Our aesthetic is mid-Century British modernism with a utilitarian feel.
Our house typeface is Johnston Sans, which is the London Underground typeface: it was designed in 1913 by a man called Edward Johnston. The other typeface we use a lot comes from old British Rail signage; once upon a time, it was also used by the NHS and other major companies and airports. Our telegrams are very popular, and they’re all about nostalgia and fun. It’s such a regimented way of communicating from a Swallows and Amazons era (a book that I love).
So, we use typefaces that are part of Britain’s visual language and heritage. The style is very recognisable, and there's a familiarity there that helps people relate to the product. Our work definitely harks back to days when there was more harmony, and a sense of shared ownership, in the public sphere. It’s a style that leans on the British aesthetic, with values of communal living.
I often get inspired by an accidental aesthetic: for example, if you go down into the kitchens at a National Trust property and you find all these boxes with 17th or 19th Century lettering on the front. Or perhaps a Russian rubber box from the 1950s. Anything that’s utilitarian and simple, with an unintended beauty, is likely to catch my attention (more so than specific designers).
Our social conscience comes through in the way that we source materials.
We want to create things through a craft process that is both aesthetically pleasing, and has a strong environmental and social grounding. We try to use as much 100% recycled British-made card and paper as we can: that's the gold standard that we’re aiming for. The problem is, it's not always available as we need it (for example, in heavyweight versions).
So, the recycled specific letterpress card that we use a lot comes from Germany, but we also source from Stoneywood Mill on the river Don near Aberdeen: it’s been going for over 250 years and produces some really nice recycled paper. And we get card from James Cropper in the Lake District. They are very forward-thinking when it comes to sustainability. For example they have a hand papermaking mill, and their coloured weight cards are FSC certified (we only ever use FSC certified materials). Our ink is also linseed oil-based sourced from small British companies, and all our packaging is either compostable or recyclable.
We’d love to do more handmade papers, but we won't use virgin cotton fibres from a sustainability and social standpoint. So we're always encouraging mills to try and use recycled fibres, or non-cotton fibres, and things are changing quickly. It will be very exciting when we can use proper handmade paper for our hand-printed goods.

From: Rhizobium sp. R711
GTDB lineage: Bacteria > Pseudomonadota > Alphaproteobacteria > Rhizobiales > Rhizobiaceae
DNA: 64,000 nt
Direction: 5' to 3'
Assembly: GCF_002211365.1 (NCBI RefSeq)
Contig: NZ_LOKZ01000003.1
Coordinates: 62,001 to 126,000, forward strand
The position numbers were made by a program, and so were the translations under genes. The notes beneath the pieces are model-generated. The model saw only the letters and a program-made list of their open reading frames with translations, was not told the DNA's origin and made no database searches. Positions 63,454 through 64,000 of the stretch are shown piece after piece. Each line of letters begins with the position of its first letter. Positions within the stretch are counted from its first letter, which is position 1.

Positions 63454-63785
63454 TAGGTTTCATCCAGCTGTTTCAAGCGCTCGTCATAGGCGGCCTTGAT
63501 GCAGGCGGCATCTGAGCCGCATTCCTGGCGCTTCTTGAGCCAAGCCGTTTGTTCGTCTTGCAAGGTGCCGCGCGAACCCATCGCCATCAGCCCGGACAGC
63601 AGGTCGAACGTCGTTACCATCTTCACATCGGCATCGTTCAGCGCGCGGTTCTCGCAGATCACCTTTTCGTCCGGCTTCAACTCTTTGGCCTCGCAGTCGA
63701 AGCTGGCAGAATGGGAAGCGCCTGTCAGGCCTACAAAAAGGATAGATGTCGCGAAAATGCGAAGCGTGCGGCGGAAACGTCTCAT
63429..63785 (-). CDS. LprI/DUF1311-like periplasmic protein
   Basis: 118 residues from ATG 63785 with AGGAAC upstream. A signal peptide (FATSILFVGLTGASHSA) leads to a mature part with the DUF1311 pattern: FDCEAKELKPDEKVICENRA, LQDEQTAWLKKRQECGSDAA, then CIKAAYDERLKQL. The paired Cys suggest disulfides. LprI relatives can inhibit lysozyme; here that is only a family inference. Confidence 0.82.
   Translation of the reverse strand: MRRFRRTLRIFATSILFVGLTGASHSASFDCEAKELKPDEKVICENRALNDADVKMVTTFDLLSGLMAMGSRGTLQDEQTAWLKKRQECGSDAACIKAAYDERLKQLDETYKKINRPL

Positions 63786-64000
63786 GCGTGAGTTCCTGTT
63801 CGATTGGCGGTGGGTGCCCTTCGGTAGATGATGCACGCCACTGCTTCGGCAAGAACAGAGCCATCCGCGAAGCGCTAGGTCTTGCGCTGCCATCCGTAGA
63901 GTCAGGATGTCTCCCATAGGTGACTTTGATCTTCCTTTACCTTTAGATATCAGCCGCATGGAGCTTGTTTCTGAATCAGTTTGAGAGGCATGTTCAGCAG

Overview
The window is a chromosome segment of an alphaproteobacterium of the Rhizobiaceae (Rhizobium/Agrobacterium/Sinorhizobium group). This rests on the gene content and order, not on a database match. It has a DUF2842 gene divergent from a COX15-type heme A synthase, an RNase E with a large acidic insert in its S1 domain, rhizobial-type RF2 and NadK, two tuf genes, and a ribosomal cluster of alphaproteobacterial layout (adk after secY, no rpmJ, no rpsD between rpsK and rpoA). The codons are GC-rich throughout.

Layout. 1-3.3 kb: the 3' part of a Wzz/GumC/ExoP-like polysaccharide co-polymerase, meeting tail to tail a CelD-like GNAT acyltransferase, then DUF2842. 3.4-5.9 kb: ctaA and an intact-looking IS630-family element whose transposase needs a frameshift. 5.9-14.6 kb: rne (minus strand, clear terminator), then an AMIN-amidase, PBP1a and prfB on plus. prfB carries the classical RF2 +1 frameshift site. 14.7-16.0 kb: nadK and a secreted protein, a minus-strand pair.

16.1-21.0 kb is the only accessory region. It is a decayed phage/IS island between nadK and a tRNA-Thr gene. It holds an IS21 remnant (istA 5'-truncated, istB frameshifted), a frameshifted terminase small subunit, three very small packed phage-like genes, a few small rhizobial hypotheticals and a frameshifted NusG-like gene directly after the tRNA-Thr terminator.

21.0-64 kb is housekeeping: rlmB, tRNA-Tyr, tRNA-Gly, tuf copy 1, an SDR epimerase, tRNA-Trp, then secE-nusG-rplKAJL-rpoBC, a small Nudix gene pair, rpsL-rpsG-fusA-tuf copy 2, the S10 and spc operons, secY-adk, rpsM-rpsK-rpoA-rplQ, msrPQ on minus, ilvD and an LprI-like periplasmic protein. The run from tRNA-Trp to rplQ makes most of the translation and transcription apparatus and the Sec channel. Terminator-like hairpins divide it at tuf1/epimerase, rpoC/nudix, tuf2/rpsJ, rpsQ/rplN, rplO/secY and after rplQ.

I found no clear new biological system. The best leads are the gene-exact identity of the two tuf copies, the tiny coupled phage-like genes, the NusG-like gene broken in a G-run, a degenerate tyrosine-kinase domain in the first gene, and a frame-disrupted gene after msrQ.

Mabel & Co. is a craft model rather than a retail model: our presses are slow.
We’re definitely not about getting faster machinery so that we can knock out products more quickly. And nor are we comfortable with the idea of employing lots of people, and leaning on them to deliver our expectations. So, we can’t make a lot of anything: we have to be quite selective and curated with what we do.
I have a lot of ideas, but not all of them will make it into products; and that could be for a whole variety of reasons. Finding a balance between new and existing products is an ongoing process, and it’s a learning curve, too.
While a lot of letterpress companies are just printers, we only print our own designs. Often this is for our own projects and products, but also working with others, such as makers, museums and galleries, to develop products or print work for them.
Another unusual facet for us in the letterpress world is that all our design work is done digitally. Typefaces that are old and good are hard to find; but we're not restricted to the typefaces and spacing that somebody happens to have in their cupboards. I have access to anything I can find and purchase a licence for. And I adjust the spacing digitally, so I can lay things out until I'm really happy with them.
As for evolving, we’re about developing more complexity rather than growing our capacity. So we’ve started to explore areas such as book binding, poster work and more intricate designs. Also my wife, Katie, quit her job as a head teacher last year to join the business full-time and she’s had huge creative input. We’re suddenly finding ourselves doing more colour, for example, with seed packets in a quite fancy shade of blue, or pink notebooks, which adds something modern to Mabel & Co – and that’s all part of Katie’s creativity.